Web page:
So we once again find ourselves at the beginning of Lent, this Day of Ashes on which we are marked with a sign of death, grief, and penance, and encouraged to enter into a time of fasting, a time of “giving up.” What are you giving up for Lent? We have all heard that question; we have probably asked it of others.

Noting the coincidence of Ash Wednesday and Valentine’s Day (something that apparently hasn’t happened for more than 70 years), Episcopal priest and cartoonist Jay Sidebotham recently offered some combined greeting cards for the day. Making light of the “giving up” aspect of Lent, one of Sidebotham’s mock cards reads:

Roses are red;
Violets are blue;
Lent is beginning;
No chocolate for you![1]

When we are baptized, the sign of the cross is made on our foreheads with holy oil and the words, “You are sealed by the Holy Spirit in baptism and marked as Christ’s own forever.”[2] When children not yet admitted to Communion come to the communion rail, I mark their foreheads with a cross which, I remind them, “is the sign of God’s love for” them. But today we are marked with cross of ashes and reminded not of rebirth, nor of Christ’s claim on our lives, nor of God’s love for us, but of death: “Remember that you are dust and to dust you will return.”[3]

As the sign of the cross is made on our heads, the vertical stroke is made first, like the letter “I”, then the horizontal stroke crosses out the “I”. This reminds us to let go of ego during this time of penance and preparation. This is what the Lenten fast, the “giving up” part of Lent, is all about.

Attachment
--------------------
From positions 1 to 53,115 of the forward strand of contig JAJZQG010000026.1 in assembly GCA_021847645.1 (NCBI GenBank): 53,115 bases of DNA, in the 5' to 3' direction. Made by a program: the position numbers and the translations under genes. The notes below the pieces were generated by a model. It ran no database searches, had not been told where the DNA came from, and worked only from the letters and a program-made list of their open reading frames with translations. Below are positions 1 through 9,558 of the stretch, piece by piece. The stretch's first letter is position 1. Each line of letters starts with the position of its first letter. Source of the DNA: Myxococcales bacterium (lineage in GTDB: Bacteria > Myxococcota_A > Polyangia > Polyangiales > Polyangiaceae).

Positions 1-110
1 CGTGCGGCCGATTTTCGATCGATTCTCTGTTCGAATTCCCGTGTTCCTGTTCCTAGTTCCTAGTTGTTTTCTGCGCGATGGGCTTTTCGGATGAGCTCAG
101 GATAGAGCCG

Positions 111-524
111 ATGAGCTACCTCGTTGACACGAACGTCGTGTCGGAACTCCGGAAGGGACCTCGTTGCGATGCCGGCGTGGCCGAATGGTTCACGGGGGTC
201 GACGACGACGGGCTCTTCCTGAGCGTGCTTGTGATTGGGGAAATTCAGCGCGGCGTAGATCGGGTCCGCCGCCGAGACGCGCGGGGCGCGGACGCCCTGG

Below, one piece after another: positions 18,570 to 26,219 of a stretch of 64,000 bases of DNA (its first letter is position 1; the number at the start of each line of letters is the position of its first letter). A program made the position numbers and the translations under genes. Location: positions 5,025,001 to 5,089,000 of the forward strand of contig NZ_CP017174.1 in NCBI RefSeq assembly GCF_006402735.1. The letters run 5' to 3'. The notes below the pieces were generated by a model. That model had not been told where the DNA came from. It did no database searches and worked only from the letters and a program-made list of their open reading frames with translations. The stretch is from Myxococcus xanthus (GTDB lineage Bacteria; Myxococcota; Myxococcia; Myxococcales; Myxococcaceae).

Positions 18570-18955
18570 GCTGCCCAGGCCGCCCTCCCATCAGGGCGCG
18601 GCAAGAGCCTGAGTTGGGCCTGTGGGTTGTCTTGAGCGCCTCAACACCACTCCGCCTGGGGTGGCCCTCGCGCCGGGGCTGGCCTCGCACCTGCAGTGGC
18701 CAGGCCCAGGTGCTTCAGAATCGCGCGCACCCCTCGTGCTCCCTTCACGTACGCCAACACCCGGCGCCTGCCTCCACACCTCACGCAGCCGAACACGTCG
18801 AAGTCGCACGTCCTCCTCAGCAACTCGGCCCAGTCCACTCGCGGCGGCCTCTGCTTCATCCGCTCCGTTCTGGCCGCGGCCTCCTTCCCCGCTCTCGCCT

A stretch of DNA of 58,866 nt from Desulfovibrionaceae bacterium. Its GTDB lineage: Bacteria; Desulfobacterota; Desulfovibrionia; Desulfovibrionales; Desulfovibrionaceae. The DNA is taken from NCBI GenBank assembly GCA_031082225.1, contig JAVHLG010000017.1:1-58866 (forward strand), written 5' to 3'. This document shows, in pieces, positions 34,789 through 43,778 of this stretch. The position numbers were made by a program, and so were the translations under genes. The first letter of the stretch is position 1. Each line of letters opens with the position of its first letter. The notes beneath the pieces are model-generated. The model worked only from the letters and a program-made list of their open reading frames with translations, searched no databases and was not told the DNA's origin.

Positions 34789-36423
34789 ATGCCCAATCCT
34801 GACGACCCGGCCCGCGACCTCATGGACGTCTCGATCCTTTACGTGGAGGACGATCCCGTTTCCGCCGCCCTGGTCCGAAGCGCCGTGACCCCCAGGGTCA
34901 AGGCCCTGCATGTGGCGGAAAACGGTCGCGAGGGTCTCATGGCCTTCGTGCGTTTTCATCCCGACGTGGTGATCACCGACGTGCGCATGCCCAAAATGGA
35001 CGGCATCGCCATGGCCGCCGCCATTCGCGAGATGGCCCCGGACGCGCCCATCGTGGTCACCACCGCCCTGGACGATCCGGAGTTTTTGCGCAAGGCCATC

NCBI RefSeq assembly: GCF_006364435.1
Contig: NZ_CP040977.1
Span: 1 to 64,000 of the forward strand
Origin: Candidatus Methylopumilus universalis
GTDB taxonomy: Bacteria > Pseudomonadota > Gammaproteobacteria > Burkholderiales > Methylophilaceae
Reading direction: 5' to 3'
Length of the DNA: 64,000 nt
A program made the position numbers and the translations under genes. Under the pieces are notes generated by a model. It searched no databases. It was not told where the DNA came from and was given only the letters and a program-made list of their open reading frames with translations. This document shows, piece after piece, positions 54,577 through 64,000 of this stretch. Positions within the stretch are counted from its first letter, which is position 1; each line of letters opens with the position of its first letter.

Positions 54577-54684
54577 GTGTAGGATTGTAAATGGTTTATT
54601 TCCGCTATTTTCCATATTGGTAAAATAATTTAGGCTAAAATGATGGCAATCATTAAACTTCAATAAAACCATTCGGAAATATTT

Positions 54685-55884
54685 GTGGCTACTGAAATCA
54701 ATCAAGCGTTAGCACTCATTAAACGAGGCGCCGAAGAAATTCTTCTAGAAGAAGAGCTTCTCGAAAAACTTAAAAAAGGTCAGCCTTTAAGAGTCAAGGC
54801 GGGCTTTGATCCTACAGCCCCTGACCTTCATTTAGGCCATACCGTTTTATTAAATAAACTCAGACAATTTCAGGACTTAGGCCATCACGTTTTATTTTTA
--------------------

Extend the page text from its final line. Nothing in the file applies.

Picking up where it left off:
A few years ago, I read an essay by the Irish poet (I say “Irish poet” but she is really an American living for many years in Ireland) Christine Paintner in which she listed some ideas for “fasting” in ways that aid one in that letting go. Paintner wrote:

This season I am being invited to fast from things like “ego-grasping” and noticing when I so desperately want to be in control, and then yielding myself to a greater wisdom than my own.

I am called to fast from being strong and always trying to hold it all together, and instead embrace the profound grace that comes through my vulnerability and tenderness, to allow a great softening this season.